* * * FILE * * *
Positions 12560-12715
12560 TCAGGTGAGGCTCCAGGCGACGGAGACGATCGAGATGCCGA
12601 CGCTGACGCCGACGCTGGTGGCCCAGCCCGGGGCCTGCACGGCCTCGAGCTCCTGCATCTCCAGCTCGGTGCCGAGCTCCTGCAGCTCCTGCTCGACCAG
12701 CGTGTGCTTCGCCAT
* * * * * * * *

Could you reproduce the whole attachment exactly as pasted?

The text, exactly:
Positions 12560-12715
12560 TCAGGTGAGGCTCCAGGCGACGGAGACGATCGAGATGCCGA
12601 CGCTGACGCCGACGCTGGTGGCCCAGCCCGGGGCCTGCACGGCCTCGAGCTCCTGCATCTCCAGCTCGGTGCCGAGCTCCTGCAGCTCCTGCTCGACCAG
12701 CGTGTGCTTCGCCAT